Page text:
Modern Safety Features and You: Tech that Keeps You in Your Lane

What you need to know about blind spot monitors and lane departure warning systems.

Nissan's Lane Keep Assist SystemNissan

Article QuickTakes:

From the moment we get our first coloring book, the importance of staying between the lines is programmed into our brains. As we get older and trade crayons for cars, those lines become lanes on the road and, even if we never do fully perfect the art, staying between them becomes an imperative. Knowing when we can safely cross those lines – changing lanes, etc. – is one of the key skills that separates safe drivers from the not-so-safe.

Enter modern safety features and driver aids. Just as some cars can help you stop before a serious collision, up to a third of new vehicles offer some sort of blind spot sensor. Some systems will help you stay in your own lane if your attention wanes, and a few can even do the lane change for you.

These features aren’t often free, however, so understanding exactly what each does and doesn’t do is crucial if you want to make an informed decision when buying your next car.

Aaron Miller

A blind spot monitor can offer reassurance that no one’s next to you… but it isn’t an excuse to not look before changing lanes.


What is it?

A blind spot detection system uses a suite of sensors to detect any vehicles cruising in the hard-to-see space behind and to the side of your car, and alerts you to their presence. It can be combined with a lane change alert system, which provides an audible or tangible warning – in the form of a beep or a vibration – if you put your turn signal on while someone’s in your blind spot.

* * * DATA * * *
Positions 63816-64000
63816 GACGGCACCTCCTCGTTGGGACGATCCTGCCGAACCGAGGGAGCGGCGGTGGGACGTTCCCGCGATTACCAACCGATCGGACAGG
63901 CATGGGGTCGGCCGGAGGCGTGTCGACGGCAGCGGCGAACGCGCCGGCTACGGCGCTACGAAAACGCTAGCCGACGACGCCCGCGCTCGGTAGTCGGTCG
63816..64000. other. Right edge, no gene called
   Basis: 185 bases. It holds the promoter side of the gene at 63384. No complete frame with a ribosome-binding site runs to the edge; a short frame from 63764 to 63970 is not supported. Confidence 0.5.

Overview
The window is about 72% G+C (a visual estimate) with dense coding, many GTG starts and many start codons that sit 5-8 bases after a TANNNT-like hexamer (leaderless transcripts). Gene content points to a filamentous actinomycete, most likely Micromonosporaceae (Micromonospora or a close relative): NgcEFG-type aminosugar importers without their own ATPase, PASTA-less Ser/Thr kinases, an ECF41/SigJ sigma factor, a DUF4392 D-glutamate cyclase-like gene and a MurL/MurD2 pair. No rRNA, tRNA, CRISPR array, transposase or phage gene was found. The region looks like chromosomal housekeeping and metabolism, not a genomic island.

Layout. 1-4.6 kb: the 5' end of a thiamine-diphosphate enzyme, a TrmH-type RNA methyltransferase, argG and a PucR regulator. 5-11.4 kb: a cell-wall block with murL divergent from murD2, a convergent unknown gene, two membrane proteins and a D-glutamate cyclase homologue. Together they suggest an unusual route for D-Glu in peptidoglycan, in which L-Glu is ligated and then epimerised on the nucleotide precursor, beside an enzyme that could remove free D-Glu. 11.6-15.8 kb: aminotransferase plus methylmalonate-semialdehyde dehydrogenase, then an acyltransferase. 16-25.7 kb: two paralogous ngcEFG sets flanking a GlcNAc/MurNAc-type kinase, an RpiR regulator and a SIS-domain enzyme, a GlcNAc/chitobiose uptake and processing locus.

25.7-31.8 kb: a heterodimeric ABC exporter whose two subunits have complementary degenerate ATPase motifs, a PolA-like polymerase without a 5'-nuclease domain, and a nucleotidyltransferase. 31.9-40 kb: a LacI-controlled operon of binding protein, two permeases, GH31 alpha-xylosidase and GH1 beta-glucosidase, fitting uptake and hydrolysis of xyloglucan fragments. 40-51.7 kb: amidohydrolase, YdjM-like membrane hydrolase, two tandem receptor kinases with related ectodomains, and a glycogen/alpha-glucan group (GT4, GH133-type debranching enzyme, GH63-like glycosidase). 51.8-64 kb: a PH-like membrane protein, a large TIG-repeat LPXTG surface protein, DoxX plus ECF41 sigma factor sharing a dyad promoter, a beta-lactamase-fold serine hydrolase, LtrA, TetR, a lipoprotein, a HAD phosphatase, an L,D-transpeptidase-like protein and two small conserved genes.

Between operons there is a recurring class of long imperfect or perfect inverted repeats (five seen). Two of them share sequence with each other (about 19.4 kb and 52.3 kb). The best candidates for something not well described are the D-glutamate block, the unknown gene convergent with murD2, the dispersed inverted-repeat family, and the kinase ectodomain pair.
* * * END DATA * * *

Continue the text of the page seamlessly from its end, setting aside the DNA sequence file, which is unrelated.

What are the pros?

The Insurance Institute for Highway Safety conducted a study in 2015 that found blind spot monitors can reduce crashes caused by lane changes by as much as 14%, lending statistical credence to the idea that they really do work.

Aside from the safety advantages, a blind spot warning system is the high-tech answer to the decades-old convex “blind spot mirror,” which can be an unsightly blight on the otherwise clean lines of a modern vehicle.

What are the cons?

While a blind spot monitor offers reassurance that no vehicle is lurking where you can’t see it, it’s not perfect, so you have to be careful not to over-rely on the system. In other words, blind spot monitors are an aid, but do not absolve you from checking that the coast is clear. AAA conducted an extensive blind spot monitor test a few years ago and found that many couldn’t reliably detect fast-approaching vehicles, and they had difficulty detecting motorcycles as quickly as other vehicles.

What should you look for?

Manufacturers use different methods to alert you that a vehicle is in your blind spot. Some have lights built into the side mirrors, while others use lights mounted inside the car. When equipped with a lane change alert, you should find out if the warning is purely audible or if it provides a haptic response (i.e. vibrating the steering wheel, which won’t alarm everyone else in your car).

And keep in mind that not all vehicles offer the same range of vision. In a compact convertible with excellent visibility, a blind spot monitor’s benefits might be minor. But in a large SUV with an equally large blind spot, it could be very noticeable.

How much does it cost?